I think the film would have worked much better if Joan Leslie played a fictional actress, and not herself. Dramatically it would have worked better. Here, it’s kind of odd and off-putting. Slim goes to Joan’s house to pick her up and he meets her parents. Dad is played by Jonathan Hale (Mr. Dithers in the Blondie movies). All moviegoers knew who Jonathan Hale was, so all pretense of this really being Joan Leslie is thrown out the window.

Hutton and Leslie do play well together – indeed they could not be more All-American – but I wish she had played a fictional, up-and-coming actress. After all, Janis Paige doesn’t play herself, but Angela, a studio messenger who catches the eye of Sgt. Nowland.

I always enjoy Golden Age movies set in Hollywood and we get to see the backlots of the studios, and “Hollywood Canteen” is no exception. Naturally Warner Bros. gets to show off their backlot, and its here we get to a musical number that stops the show dead in its track, a dreadful number called “Ballet in June” performed by Joan McCracken and company. We do get to meet dance director LeRoy Prinz, and I was amused to note that he somewhat resembles Busby Berkeley. Prinz routines were often the bane of Warners musicals (“Yankee Doodle Dandy” (1942) being the exception), and “Ballet in June” does nothing to dispel that notion.

Enough carping. There’s other good comedy on display here, notably Peter Lorre and Sidney Greenstreet lampooning their sinister screen images. Their scene together is one of the highlights of the film.

As can be seen by the still above, we have, left to right, Jack Carson, Jane Wyman, John Garfield and Bette Davis signing autographs and visiting with the men. Was it like this every night? Probably not. I don’t doubt that many stars put in many hours at the Hollywood Canteen – and its East Coast counterpart the Stage Door Canteen, also the subject of a movie a year earlier – but this film posits that the place was crawling with stars every night of the year.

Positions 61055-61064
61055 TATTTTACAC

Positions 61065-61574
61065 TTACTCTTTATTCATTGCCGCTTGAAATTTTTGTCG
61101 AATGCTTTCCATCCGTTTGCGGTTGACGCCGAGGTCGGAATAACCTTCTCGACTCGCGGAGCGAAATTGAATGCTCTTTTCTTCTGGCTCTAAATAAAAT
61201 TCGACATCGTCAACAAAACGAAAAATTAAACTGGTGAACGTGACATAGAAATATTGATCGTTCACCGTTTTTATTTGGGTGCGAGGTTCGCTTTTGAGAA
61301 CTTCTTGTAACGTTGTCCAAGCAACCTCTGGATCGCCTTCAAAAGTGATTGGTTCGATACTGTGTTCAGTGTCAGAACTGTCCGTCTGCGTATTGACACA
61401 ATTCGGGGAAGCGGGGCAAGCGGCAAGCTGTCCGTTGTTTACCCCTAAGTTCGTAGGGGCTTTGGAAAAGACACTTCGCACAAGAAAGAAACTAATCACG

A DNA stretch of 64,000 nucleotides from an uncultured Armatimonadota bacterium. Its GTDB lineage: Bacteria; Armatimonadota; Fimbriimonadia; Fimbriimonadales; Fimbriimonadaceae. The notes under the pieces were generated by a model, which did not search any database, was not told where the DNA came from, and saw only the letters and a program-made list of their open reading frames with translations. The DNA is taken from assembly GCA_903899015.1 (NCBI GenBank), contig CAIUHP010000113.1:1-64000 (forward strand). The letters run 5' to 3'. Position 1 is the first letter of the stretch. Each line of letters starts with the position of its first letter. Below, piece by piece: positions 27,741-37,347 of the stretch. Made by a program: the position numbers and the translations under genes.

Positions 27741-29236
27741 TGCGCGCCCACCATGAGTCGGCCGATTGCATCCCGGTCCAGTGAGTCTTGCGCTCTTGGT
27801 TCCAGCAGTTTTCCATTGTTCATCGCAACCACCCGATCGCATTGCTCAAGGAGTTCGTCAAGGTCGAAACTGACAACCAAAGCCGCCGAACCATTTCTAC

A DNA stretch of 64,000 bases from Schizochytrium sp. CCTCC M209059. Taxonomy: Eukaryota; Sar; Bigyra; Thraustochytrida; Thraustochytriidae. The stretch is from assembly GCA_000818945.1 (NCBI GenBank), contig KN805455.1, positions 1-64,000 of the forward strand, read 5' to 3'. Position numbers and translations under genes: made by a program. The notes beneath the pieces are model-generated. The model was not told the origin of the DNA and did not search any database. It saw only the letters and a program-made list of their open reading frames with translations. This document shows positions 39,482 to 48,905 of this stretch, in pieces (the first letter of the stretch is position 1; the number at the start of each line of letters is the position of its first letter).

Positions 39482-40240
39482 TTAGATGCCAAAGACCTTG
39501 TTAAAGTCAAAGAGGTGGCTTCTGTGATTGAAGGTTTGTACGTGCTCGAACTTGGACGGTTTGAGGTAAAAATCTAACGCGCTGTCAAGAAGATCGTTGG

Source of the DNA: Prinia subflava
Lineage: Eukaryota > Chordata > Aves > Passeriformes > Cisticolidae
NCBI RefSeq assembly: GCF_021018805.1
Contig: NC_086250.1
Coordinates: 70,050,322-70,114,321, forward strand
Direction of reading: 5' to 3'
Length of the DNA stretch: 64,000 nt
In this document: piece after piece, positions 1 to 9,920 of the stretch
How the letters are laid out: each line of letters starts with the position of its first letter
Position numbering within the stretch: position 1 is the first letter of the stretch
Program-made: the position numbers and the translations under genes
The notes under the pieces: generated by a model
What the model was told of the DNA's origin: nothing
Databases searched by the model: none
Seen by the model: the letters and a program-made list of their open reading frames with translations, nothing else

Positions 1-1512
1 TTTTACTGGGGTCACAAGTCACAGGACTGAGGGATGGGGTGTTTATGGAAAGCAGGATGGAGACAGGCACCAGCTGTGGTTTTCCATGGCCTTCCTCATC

My dad served in the Navy in World War II and visited the Hollywood Canteen on leave one night. He didn’t remember the band that was performing there – odd, as his memory for such details was remarkable – and that night there were no stars there. He did remember getting served coffee and donuts by an exceptionally pretty girl there. After the war he went to the theater and saw “Holiday in Mexico” (1946), an M-G-M musical, and noticed one of the cast members. He remembered her as the girl who waited on him at the Canteen.

She turned out to be Linda Christian, probably best known today as the second Mrs. Tyrone Power. She had a short-lived acting career. I remember her fondly from the gloriously absurd “Tarzan and the Mermaids” (1948). It was Johnny Weissmuller’s last appearance as the Ape Man, and boasts a grand Dimitri Tiomkin score, beautiful on-location photography in Mexico and George Zucco as a high priest of a pagan cult. Co-starring in a movie where George Zucco plays a high priest trumps appearing in a Best Picture winner anytime, but that’s just my opinion.

Rating for “Hollywood Canteen”: Three stars.

1 comment:

Dees Stribling said...

I think I saw Tarzan and the Mermaids as a kid, on TV. Or maybe I just wish I had, looking at Linda Christian in that photo.